CONQUEST, COLONIZATION, AND THE CONFRONTATION BETWEEN KNOT- AND SCRIPT-BASED TEXTS The story of the conquest of the Inka empire by the Spaniards, which was under- taken by and his small force of around 164 battle-hardened con- quistadores, beginning in 1532, has been told too many times – in all its astonish- ing, entrancing and appalling details – for me to add much to the telling in the space available here (Hemming, 1970). The events of the conquest and the proc- esses of colonization that are relevant for our discussion here are the following. The initial battle of conquest, which occurred in November 1532 in the Inka pro- vincial center of , in the of what is today Peru, re- sulted in the defeat of the Inka army and the capture and execution of Atahualpa, one of two contenders for succession to the Inka throne. Pizarro then led his small force southward arriving in the Inka capital of Cuzco in 1534. The Spaniards and their native allies were soon forced to defend Cuzco against a rebellion led by the Spanish-installed puppet-king Manco Inca. This gave rise to a decades-long war of pacification of the rebels, which finally came to an end in 1572 with the execution of the then rebel leader, Tupac Amaru. Three years prior to the capture and execution of Tupac Amaru, a new – the fifth – Viceroy of Peru had arrived in Peru with a mandate to put down the rebellion and to transform the war- and disease-ravaged land of the former Inka empire into an orderly and productive colony for the benefit of the king of Spain Philip II. Viceroy Toledo instituted a set of reforms that were in some respects a continuation of certain of the processes of pacification, reorganiza- tion and transformation that had been on-going since the earliest days following the initial conquest. In other ways, Toledo’s reforms represented something com-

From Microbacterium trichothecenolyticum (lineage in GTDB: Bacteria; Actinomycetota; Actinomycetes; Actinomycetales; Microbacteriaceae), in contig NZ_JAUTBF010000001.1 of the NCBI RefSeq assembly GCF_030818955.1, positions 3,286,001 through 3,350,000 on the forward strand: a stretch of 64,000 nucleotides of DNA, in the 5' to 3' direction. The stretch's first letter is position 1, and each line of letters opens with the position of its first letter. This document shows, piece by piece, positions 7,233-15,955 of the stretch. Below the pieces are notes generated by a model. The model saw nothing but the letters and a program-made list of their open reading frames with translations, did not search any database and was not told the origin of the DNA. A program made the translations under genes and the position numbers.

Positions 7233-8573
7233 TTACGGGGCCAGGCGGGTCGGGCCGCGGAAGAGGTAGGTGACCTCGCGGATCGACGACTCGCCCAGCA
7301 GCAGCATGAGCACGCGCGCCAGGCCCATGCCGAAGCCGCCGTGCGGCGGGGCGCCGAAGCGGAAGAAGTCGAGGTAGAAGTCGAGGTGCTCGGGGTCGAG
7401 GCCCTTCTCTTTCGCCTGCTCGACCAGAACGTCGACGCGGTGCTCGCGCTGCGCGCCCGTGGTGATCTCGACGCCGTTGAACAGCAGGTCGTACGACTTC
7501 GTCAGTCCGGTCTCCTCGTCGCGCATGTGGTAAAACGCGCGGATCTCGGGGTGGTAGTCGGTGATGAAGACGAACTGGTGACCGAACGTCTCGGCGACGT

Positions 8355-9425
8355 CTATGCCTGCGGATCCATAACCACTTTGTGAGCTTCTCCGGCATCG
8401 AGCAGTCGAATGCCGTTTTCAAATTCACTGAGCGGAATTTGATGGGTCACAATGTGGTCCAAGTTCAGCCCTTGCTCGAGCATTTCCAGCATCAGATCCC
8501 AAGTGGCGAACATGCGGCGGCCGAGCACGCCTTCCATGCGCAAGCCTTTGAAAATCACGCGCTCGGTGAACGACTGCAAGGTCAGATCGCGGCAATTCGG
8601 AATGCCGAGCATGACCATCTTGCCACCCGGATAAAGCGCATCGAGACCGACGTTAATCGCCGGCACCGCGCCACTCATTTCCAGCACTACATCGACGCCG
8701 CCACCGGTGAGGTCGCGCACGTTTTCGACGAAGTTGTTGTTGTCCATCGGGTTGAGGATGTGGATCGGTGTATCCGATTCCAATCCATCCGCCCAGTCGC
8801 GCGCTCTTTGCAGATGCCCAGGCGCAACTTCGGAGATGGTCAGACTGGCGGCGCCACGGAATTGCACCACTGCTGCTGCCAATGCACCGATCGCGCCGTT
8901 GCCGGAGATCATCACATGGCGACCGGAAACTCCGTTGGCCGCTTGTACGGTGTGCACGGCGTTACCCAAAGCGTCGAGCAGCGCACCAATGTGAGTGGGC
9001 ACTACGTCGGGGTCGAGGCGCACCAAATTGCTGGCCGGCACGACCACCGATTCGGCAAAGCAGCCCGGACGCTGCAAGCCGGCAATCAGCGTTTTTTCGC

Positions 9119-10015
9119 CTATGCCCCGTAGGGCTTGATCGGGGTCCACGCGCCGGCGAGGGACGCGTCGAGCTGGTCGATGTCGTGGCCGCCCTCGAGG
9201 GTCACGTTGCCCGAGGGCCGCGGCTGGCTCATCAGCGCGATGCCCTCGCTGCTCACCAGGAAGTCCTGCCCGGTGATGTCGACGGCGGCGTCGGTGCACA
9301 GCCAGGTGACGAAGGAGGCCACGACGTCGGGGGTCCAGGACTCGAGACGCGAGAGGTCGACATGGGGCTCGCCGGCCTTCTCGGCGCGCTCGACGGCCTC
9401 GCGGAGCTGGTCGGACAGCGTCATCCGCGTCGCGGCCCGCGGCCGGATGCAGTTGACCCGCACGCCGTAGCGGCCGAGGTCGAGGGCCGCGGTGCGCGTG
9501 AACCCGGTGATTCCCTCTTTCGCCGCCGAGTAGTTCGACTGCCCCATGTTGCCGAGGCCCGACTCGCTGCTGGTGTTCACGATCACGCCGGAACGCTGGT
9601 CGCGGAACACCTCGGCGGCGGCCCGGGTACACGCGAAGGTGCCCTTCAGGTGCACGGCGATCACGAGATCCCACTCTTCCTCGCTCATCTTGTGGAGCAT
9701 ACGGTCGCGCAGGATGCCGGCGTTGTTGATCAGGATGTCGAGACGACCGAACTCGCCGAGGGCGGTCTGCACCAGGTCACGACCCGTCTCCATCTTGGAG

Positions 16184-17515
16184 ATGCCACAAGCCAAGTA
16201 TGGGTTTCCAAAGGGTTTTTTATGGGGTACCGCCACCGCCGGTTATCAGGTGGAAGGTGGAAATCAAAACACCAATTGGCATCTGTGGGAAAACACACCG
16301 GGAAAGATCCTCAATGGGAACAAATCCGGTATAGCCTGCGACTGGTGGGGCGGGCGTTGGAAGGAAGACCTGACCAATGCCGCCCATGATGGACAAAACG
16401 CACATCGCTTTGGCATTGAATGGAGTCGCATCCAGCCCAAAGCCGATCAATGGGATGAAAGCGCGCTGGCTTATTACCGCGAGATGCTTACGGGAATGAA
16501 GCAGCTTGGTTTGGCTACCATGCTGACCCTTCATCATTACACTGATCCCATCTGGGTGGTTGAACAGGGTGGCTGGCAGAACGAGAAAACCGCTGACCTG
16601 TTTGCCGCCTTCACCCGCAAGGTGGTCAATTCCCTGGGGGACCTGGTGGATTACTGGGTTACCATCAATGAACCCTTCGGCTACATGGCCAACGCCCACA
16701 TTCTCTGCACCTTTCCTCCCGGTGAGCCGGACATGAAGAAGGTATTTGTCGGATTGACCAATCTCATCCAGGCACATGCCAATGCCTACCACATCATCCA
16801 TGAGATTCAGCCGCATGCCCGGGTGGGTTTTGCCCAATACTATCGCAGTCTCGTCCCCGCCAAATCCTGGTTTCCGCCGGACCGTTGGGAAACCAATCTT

9 URTON pletely new, different and profoundly transformative in their effects on Andean life-ways (Stern, 1993, p.51-79). The end result of the Toledan reforms, the clear shape of which became mani- fest by the mid-to late , included, most centrally, the following institutions: encomiendas – grants of groups of Indians to Spanish encomenderos “overseers” who were charged with the care and religious indoctrination of the natives and who, in exchange, had the right to direct native labor for their personal benefit but without the right (after the Toledan reforms) to levy tribute demands on them; cor- regimientos – territorial divisions for the management and control of civil affairs, including (theoretically) oversight of the encomenderos; reducciones – newly- formed towns that were laid out in grid-like ground plans to which the formerly dispersed natives were transferred for their surveillance, control and indoctrination; doctrinas – parish districts staffed by clergy who attended to the religious indoctri- nation of the natives within the reducciones and who received a portion of the trib- ute for their own maintenance; and mita – a form of labor tax based on the Inka-era mit’a, which supplemented what was, for Andeans, a new kind of tribute imposed on them by Toledo: specified quantities of agricultural produce, manufactured goods (textiles, sandals, blankets), and coinage. The census was a critical institution for reorganizing Andean communities. Spanish censuses were carried out by administrative visitadores “visitors” who produced documents, known as a visitas, which were detailed enumerations of the population in the reducciones broken down (usually) into household groupings. Each household member was identified by name, age and – in the case of adult males – “social group” affiliation (Guevara-Gil & Salomon, 1994; Urton, 2006). The visitadores were usually joined in their rounds by the kurakas “local lords” and often by the local khipukamayuqs. The khipu-keepers could supply his- torical, corroborating information on population figures and household composi- tion (Loza, 1998). It is import to stress that participation by the native record- keepers was not primarily for the benefit of the Spaniards, rather, it was to ensure that the natives would have their own, khipu-based accounts of the enumeration in the event – which seems always and everywhere to have come to pass – that dis- putes arose over the population count, the amount of tribute levied, or other admin- istrative questions. There are two contexts in which Andeans encountered mathematical principles and practices: the manner of collecting information for the censuses, and the striking and circulation of coinage. These practices were closely linked to new forms of tribute, as well as to what was, for Andean peoples, a completely new form of communication: writing – that is, the inscribing of marks in ordered, linear arrangements on paper, parchment, or some other two-dimensional surface. Such a medium and associated recording technology were unprecedented in the Andean world. Central to the Spanish attempt to establish an orderly colony in the former Inka territories, from the 1540s through the 1570s, was a program of enumerating the native population, investigating its form(s) of organization, and beginning to sketch out its history. One form that this process took was to call the khipu-keepers